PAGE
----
Once in flower, the Fusarium begins to choke the roots inhibiting nutrient uptake almost completely. Then the slow death begins. New growth comes in bright green if not yellow and during the night hours of this first week or two, the plants do what I call the "death wilt" where they look like they haven't been fed in a week. Next, the fan leaves begin to yellow and die though they stay attached unlike a Nitrogen deficiency where the leaves will fall off. Along the way, the leaves show every deficiency in the book; and I've chased them all from Calcium to Zinc. I keep these rooms extremely clean and take every precaution; but nothing, I mean nothing I've tried will change the result.

In this last run I introduced Cap's Bennies in a last ditch effort to beat this thing before total tear down and move. While I love Cap's Bennie's and they made my plants look better in veg than they ever have, they did not have any effect on the Fusarium. I flipped this last crop 5 days ago and I'm already convinced they are ALL infected and I will have to kill yet another crop.

What I hope to find is someone out there who has successfully beaten, or at least managed Fusarium and can give me some advice about what worked for them. This has been one of the most painful exercises of my life. I have never worked so hard for no reward. In more than a year, I haven't seen one healthy plant make it through to flower in this room. When rooms are empty, I clean everything, every time with Bleach, H202 and Physan 20. The Pathologist who discovered the Fusarium thinks that it is NOT airborne and is only spread by water, tools and insects. Does anyone know differently? The new fear is that even if I can ante up and go at it again in a new spot, I might well bring the plague with me catching a ride in or on my equipment. How about strains that are resistant to Fusarium? Do they exist?

I've read everything I can find online about Fusarium and there isn't much. Many growers call bullshit when someone says they have Fusarium and I suspect that is just because it is very rare and they themselves don't know anything about it. Fusarium in cannabis is all too real and maybe my painful experience can save another grower some time and resources in identifying the fungus. No matter what the symptoms though, I believe this is something that can only truly be identified by lab tests.

I will leave you with four photos. Two of the current crop while in Veg and then two more of the same plants a week into flower. Please let me know if you know anything about this awful disease!

Thanks all.

Horrified...

View attachment 265053View attachment 265054View attachment 265055View attachment 265056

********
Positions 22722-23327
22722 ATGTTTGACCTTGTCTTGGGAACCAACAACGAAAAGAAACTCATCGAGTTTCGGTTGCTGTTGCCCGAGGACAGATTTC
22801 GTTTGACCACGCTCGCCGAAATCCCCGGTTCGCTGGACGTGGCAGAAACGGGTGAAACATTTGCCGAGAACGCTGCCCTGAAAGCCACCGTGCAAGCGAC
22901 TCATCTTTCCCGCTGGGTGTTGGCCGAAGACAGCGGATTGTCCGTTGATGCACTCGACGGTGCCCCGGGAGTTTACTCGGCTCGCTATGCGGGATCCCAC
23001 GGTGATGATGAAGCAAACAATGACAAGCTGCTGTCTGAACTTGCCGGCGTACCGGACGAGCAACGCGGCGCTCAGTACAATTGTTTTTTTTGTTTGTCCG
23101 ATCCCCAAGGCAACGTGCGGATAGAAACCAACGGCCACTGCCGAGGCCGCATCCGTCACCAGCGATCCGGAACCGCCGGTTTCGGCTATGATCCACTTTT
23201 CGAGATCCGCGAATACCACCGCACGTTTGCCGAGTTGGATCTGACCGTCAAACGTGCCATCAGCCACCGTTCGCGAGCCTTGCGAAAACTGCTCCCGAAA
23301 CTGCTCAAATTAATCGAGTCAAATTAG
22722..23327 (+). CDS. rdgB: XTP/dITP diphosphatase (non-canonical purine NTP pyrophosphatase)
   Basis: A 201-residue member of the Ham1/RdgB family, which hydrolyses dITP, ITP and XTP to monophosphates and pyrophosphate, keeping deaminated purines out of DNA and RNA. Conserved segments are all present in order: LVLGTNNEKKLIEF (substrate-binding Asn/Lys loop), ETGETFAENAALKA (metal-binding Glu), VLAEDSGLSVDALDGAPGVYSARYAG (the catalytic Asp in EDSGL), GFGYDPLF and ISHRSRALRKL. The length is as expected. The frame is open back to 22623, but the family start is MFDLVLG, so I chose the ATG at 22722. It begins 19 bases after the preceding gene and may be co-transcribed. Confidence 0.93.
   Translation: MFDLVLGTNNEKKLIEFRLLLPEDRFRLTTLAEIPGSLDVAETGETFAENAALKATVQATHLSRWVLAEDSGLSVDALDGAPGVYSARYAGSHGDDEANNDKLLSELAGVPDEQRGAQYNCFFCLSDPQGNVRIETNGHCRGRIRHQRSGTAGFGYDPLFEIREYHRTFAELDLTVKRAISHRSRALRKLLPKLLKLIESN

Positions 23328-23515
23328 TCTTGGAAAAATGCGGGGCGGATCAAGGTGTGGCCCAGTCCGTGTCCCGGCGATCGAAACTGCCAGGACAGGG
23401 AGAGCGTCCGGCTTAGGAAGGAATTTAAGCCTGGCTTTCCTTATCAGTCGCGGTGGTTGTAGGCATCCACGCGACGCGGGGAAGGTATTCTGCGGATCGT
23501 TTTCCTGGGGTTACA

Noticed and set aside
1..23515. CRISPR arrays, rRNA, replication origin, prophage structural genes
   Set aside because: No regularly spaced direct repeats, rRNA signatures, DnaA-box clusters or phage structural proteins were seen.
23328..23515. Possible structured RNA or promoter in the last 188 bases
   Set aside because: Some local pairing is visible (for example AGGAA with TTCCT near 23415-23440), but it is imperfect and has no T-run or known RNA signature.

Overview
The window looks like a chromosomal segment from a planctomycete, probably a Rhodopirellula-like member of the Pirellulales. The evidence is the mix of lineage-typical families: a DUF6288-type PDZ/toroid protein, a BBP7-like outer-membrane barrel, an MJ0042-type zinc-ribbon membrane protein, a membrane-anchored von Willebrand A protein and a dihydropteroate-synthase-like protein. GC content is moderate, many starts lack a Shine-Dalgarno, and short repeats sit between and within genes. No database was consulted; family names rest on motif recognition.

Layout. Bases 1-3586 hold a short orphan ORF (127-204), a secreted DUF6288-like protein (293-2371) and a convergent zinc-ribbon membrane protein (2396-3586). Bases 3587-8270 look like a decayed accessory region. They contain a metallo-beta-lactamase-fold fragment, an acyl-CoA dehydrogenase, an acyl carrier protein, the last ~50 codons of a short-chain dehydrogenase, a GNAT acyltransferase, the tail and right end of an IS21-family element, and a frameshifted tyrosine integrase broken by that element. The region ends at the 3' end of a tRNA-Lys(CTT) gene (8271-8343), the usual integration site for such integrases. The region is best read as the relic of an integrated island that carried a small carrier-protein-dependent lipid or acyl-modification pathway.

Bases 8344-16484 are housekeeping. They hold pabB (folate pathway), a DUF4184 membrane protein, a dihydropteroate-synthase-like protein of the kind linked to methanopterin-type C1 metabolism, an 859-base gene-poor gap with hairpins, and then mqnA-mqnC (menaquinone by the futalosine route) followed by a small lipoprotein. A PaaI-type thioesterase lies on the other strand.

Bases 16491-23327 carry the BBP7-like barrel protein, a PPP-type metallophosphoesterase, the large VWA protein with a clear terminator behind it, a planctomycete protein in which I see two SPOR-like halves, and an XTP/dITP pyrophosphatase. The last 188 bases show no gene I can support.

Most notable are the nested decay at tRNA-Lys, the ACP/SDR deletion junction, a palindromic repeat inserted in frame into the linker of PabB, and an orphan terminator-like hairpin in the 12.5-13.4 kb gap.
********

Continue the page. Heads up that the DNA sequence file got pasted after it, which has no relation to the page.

Those pics are so sad. Sorry you're dealing with that...
 

leadsled

GrowRU
2,117
263
Sorry to hear that. I have seen this wipe out entire grows. Some did not listen to my advice and kept losing everything...

Another grower had to move to get rid of the problem. Was an old house and he could not beat it. failed for about 6 months before moving. All in rockwool. Plants in soil made it, but were not the optimum in health.

Another farmer locked out his plants with overfeeding the salts and then the fusarium kicked in. The plant cant transpire and drink water so it sits in the chemical soup of death while the fusarium takes over and kills.
Maybe not as rare as you think. I say test the water find where it is coming from and stop it at the source.

Did you get your water tested??? If you are adding it back via your water source then all is moot.
 
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28
Sorry to hear that. I have seen this wipe out entire grows. Some did not listen to my advice and kept losing everything...

Another grower had to move to get rid of the problem. Was an old house and he could not beat it. failed for about 6 months before moving. All in rockwool. Plants in soil made it, but were not the optimum in health.

Another farmer locked out his plants with overfeeding the salts and then the fusarium kicked in. The plant cant transpire and drink water so it sits in the chemical soup of death while the fusarium takes over and kills.
Maybe not as rare as you think. I say test the water find where it is coming from and stop it at the source.

Did you get your water tested??? If you are adding it back via your water source then all is moot.
Thanks Leadsled,

I hear you on all this man. My room is in a very old structure and regardless of my precautions, I feel these spores exist in the walls and have been there from the beginning - though I can't confirm that. In this fight, I have probably been guilty of both underfeeding and overfeeding and without a doubt, overfeeding is going to light the fire if it is there to be lit; agreed. I run them pretty light these days for this very reason.

Water: This is a very good point. I've run both tap water and RO water. Currently RO and at the beginning of this run, new filters in the RO unit. Test the water for Fusarium; no. A guy I know close by grows with the same (city) water and he has no issues but it is important to rule out. Will get it tested. I spoke to my lab just now about the water and while they highly doubt it since I filter the water, I will check. Thanks again.
 

leadsled

GrowRU
2,117
263
Thanks Leadsled,

I hear you on all this man. My room is in a very old structure and regardless of my precautions, I feel these spores exist in the walls and have been there from the beginning - though I can't confirm that. In this fight, I have probably been guilty of both underfeeding and overfeeding and without a doubt, overfeeding is going to light the fire if it is there to be lit; agreed. I run them pretty light these days for this very reason.

Water: This is a very good point. I've run both tap water and RO water. Currently RO and at the beginning of this run, new filters in the RO unit. Test the water for Fusarium; no. A guy I know close by grows with the same (city) water and he has no issues but it is important to rule out. Will get it tested. I spoke to my lab just now about the water and while they highly doubt it since I filter the water, I will check. Thanks again.